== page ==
© 2021 St. Louis Public Radio
Play Live Radio
Next Up:
0:00
0:00
Available On Air Stations
Health, Science, Environment

Warning Sirens Will Now Sound For ‘Destructive Thunderstorms’ In St. Louis Area

a_storm_damaged_neighborhood_in_southern_St._Charles_County,_Tim_Lloyd-St._Louis_Public_Radio.jpg
File photo | Tim Lloyd
/
St. Louis Public Radio
Damage after a particularly severe storm in 2013.

The outdoor sirens used to alert St. Louis-area residents about tornadoes will also be used to warn about the threat of destructive thunderstorms.

Destructive thunderstorms, which are rare, produce wind speeds over 80 mph and the possibility of baseball-size hail, and pose a major threat to buildings, trees and property. Only one destructive thunderstorm has hit St. Louis since 2012.

The new warning system went into effect earlier this month after the National Weather Service adopted a three-tiered system by which storms are classified as base, considerable or destructive depending on wind speed and type of precipitation.

When the National Weather Service issues a destructive storm warning, the St. Louis sirens will sound and smartphone users will get an alert, said Sarah Russell, commissioner of the city’s Emergency Management Agency.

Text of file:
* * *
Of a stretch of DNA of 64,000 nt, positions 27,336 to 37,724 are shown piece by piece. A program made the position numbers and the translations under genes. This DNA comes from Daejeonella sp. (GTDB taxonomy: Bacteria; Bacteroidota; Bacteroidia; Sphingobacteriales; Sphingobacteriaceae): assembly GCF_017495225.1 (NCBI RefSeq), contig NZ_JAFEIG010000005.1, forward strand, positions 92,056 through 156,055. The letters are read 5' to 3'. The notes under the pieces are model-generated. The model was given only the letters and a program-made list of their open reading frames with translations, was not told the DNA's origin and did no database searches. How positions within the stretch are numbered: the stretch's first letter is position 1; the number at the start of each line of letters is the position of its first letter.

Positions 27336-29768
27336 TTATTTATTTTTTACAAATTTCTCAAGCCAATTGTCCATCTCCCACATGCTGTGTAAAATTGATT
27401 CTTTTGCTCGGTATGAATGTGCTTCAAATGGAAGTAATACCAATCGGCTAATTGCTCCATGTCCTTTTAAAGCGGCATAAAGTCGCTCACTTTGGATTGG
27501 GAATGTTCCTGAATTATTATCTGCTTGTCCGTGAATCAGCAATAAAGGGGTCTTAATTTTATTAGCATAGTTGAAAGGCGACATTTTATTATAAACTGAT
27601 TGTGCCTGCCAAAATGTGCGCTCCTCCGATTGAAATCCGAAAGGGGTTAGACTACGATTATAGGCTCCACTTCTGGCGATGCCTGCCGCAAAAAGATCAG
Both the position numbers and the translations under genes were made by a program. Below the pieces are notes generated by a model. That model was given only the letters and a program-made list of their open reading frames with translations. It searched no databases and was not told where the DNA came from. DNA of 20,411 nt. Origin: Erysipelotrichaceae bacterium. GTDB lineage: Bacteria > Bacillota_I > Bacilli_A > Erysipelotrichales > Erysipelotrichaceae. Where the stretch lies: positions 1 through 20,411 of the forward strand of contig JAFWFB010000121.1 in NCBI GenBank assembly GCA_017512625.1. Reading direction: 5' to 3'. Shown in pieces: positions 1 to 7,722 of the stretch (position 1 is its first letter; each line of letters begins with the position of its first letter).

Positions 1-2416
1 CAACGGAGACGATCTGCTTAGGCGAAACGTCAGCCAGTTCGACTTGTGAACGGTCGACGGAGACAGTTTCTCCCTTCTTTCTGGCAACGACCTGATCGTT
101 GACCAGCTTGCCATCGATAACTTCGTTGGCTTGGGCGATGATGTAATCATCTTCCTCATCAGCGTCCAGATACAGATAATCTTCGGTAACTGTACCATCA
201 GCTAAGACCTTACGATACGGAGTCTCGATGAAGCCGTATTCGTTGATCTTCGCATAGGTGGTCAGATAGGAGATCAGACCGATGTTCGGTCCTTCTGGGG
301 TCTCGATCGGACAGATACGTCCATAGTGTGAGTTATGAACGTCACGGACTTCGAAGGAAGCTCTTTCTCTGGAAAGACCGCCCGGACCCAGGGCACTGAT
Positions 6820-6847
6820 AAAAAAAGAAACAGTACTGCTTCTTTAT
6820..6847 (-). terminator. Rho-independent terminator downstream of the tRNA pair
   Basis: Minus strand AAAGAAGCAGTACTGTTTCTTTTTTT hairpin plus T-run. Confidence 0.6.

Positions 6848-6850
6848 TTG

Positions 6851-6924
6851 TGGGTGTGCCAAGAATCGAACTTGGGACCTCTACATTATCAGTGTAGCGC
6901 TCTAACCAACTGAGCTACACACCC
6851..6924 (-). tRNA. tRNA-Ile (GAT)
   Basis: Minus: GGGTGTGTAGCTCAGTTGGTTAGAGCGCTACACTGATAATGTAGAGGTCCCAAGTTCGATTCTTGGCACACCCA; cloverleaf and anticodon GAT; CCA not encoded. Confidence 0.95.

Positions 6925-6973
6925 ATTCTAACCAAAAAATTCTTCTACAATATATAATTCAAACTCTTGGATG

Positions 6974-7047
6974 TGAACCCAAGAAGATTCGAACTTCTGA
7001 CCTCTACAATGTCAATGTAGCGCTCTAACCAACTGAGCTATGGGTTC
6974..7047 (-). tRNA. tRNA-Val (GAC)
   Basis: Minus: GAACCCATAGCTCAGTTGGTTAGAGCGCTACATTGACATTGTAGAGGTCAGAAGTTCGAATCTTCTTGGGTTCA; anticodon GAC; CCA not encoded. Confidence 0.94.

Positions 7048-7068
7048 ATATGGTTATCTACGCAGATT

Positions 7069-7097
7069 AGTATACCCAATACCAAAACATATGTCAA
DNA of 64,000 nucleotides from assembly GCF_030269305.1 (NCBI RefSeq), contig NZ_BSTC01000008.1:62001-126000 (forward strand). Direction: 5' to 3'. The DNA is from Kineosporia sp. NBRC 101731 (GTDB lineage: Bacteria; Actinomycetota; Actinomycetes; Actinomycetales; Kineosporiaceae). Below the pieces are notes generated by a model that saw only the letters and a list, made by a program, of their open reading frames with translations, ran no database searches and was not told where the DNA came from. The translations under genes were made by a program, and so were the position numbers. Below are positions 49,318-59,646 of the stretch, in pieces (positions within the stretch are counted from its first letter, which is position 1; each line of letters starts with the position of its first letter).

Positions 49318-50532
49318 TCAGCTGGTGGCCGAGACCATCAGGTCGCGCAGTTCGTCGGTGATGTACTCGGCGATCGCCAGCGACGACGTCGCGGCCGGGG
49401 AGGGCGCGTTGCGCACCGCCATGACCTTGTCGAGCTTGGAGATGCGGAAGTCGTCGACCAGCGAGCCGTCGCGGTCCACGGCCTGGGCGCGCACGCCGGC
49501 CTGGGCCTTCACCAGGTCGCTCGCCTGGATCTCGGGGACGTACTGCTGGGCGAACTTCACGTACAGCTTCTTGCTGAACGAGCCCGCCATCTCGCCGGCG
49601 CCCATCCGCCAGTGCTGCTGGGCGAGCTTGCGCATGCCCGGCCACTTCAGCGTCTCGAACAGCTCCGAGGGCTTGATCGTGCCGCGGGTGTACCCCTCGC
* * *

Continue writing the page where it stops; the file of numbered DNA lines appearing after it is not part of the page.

Sarah Russell STL Emergency Management
Sarah Russell
Sarah Russell is the commissioner of the St. Louis Emergency Management Agency.

Emergency managers from St. Louis, St. Charles and St. Clair counties have all expanded the use of the sirens to include destructive thunderstorms.

The purpose of expanding the warning system is “to differentiate a typical thunderstorm or a lower end severe storm from those that are higher impact ... that would be of a magnitude that would cause much greater damage and a potential loss of life,” said Jared Maples, a meteorologist with the National Weather Service in St. Louis.

Maples added that destructive thunderstorms can cause damage similar to a weak tornado.

If a destructive thunderstorm should strike, Maples advises to “put as much of a buffer between yourself and the outside environment. React the same way you would in a tornado warning. Get yourself to an interior room — shelter that’s sturdy.”

The adoption of the three-tiered system by the National Weather Service will aid the public and broadcast meteorologists in making a quick determination about the severity of an impending storm, Maples said.

“They can look at that information and assess it much more quickly than some of our older products,” Maples said.

The text alerts and use of the warning sirens will be issued in addition to the NotifySTL alerts residents already receive when there’s a threat of a major thunderstorm.

Send questions and comments about this story to feedback@stlpublicradio.org.